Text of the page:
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Plagiarism detection for programming exercises
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README.md

Dolos

Plagiarism detection for computer programming assignments.

Right now, C#, Haskell, Java, JavaScript and Python are officially supported. Additional languages for which a tree-sitter grammar is available might also work.

How does Dolos work?

Tokenization

To be immune to plagiarism where variables and functions are renamed, Dolos doesn't run directly on the source code subjected to the test. First a tokenization step is performed using tree-sitter. Tree-sitter can generate syntax trees for many languages and converts source code to a more structured form, free of naming variabilities.

For example, the code

function sum(a, b) {
  return a + b;
}

is converted to something like this:

program ([0, 0] - [3, 0])
  function ([0, 0] - [2, 1])
    identifier ([0, 9] - [0, 12])
    formal_parameters ([0, 12] - [0, 18])
      identifier ([0, 13] - [0, 14])
      identifier ([0, 16] - [0, 17])
    statement_block ([0, 19] - [2, 1])
      return_statement ([1, 2] - [1, 15])
        binary_expression ([1, 9] - [1, 14])
          identifier ([1, 9] - [1, 10])
          identifier ([1, 13] - [1, 14])

Next, we can start looking for similarities in the submitted files.

Substring matching

To measure similarities between (converted) files, Dolos tries to find common substrings between them. We use substrings of a fixed length called k-mers. To efficiently make these comparisons and reduce the memory usage, all k-mers are hashed using a rolling hash function (the one used by Rabin-Karp in their string matching algorithm).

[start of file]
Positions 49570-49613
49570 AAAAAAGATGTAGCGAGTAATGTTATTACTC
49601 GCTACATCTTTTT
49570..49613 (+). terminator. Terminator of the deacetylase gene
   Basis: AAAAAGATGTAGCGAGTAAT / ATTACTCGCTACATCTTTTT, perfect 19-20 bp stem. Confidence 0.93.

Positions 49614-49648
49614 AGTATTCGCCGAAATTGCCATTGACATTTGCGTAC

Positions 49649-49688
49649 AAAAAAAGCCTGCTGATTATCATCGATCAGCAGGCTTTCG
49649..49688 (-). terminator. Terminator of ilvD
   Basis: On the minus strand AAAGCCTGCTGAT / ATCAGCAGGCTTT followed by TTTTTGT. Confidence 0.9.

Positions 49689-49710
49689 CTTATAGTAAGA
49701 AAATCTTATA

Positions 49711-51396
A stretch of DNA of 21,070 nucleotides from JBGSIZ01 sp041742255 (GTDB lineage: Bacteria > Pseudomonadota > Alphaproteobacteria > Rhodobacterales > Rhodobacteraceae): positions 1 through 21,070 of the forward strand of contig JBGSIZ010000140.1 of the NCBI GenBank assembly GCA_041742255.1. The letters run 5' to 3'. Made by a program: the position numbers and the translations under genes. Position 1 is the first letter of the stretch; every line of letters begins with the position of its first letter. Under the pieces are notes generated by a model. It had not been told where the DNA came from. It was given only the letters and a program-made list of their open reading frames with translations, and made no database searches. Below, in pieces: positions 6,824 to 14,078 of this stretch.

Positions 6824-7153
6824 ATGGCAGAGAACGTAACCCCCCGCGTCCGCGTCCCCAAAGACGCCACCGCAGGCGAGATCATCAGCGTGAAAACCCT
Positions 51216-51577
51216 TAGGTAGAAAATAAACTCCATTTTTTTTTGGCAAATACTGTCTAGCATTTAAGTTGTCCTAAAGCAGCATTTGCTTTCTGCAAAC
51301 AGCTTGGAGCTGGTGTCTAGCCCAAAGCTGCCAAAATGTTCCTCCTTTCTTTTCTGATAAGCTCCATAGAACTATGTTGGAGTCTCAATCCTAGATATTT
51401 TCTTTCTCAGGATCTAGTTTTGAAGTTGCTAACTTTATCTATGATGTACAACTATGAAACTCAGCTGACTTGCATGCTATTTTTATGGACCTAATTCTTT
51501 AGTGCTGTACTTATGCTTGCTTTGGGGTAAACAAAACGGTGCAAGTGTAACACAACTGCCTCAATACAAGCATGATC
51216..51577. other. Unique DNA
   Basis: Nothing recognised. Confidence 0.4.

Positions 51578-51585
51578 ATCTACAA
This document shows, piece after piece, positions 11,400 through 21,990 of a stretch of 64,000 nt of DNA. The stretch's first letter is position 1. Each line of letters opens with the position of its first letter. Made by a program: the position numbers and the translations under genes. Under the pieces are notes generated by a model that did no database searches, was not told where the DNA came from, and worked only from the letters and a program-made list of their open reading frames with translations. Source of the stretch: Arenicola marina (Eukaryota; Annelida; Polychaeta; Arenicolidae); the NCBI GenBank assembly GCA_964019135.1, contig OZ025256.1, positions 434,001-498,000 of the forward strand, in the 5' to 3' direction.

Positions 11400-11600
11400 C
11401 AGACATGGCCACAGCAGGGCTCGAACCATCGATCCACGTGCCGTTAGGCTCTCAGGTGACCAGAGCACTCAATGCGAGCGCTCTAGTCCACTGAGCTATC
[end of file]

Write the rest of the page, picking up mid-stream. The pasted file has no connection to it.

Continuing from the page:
To further reduce the memory usage, only a subset of all hashes are stored. The selection of which hashes to store is done by the Winnowing algorithm as described in http://theory.stanford.edu/~aiken/publications/papers/sigmod03.pdf.

Using an index

Because we want to compare all files with each other, it is more efficient to first create an index containing the hashes of all files. For each of the hash values encountered in any of the files, we store the file and corresponding line number where we encountered that hash.

Afterwards, if we want to check a file against the rest, we can simply compute all hash values for that file and look them up in the index. We can then aggregate the results of all matches and report on the most similar files.

How to get this code running

  • Make sure Node 10 is installed. Node 12 is not supported by tree-sitter, one of our dependencies.
  • Clone the repository
  • Run yarn install to install all dependencies
  • If you want to generate plain JS files, run yarn build and the dist folder should be created
  • Running yarn test will run all tests
  • Running yarn lint will run the linter
  • Running yarn start will compile everything and run the app.js file. Additional arguments are required, use the --help option for more information.
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